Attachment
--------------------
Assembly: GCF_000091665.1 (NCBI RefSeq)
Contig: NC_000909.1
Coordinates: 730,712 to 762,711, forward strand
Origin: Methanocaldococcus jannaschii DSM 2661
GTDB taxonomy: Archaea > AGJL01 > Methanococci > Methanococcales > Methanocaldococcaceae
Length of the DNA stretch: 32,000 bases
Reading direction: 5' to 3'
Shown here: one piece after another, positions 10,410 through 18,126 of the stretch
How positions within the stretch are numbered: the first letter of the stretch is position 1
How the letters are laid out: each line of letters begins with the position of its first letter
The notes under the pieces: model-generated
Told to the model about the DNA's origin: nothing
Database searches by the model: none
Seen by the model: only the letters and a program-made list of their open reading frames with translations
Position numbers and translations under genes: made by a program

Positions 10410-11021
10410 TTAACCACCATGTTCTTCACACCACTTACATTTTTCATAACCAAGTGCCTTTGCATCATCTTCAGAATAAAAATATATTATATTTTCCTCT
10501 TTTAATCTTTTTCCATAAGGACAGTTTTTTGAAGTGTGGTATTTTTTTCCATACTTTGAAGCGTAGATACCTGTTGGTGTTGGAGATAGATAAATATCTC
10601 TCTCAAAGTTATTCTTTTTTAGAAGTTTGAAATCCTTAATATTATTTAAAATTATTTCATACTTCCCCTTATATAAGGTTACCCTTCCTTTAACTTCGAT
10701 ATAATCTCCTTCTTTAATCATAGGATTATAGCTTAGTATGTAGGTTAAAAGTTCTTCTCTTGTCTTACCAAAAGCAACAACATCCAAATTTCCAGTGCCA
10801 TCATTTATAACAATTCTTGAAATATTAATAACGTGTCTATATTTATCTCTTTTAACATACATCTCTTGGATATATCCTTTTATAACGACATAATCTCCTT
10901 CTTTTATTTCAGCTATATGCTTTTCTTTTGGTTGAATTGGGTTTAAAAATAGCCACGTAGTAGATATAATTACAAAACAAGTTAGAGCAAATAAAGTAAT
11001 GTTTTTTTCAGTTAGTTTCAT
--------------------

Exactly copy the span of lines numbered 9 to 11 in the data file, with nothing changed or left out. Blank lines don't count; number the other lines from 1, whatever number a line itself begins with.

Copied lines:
How positions within the stretch are numbered: the first letter of the stretch is position 1
How the letters are laid out: each line of letters begins with the position of its first letter
The notes under the pieces: model-generated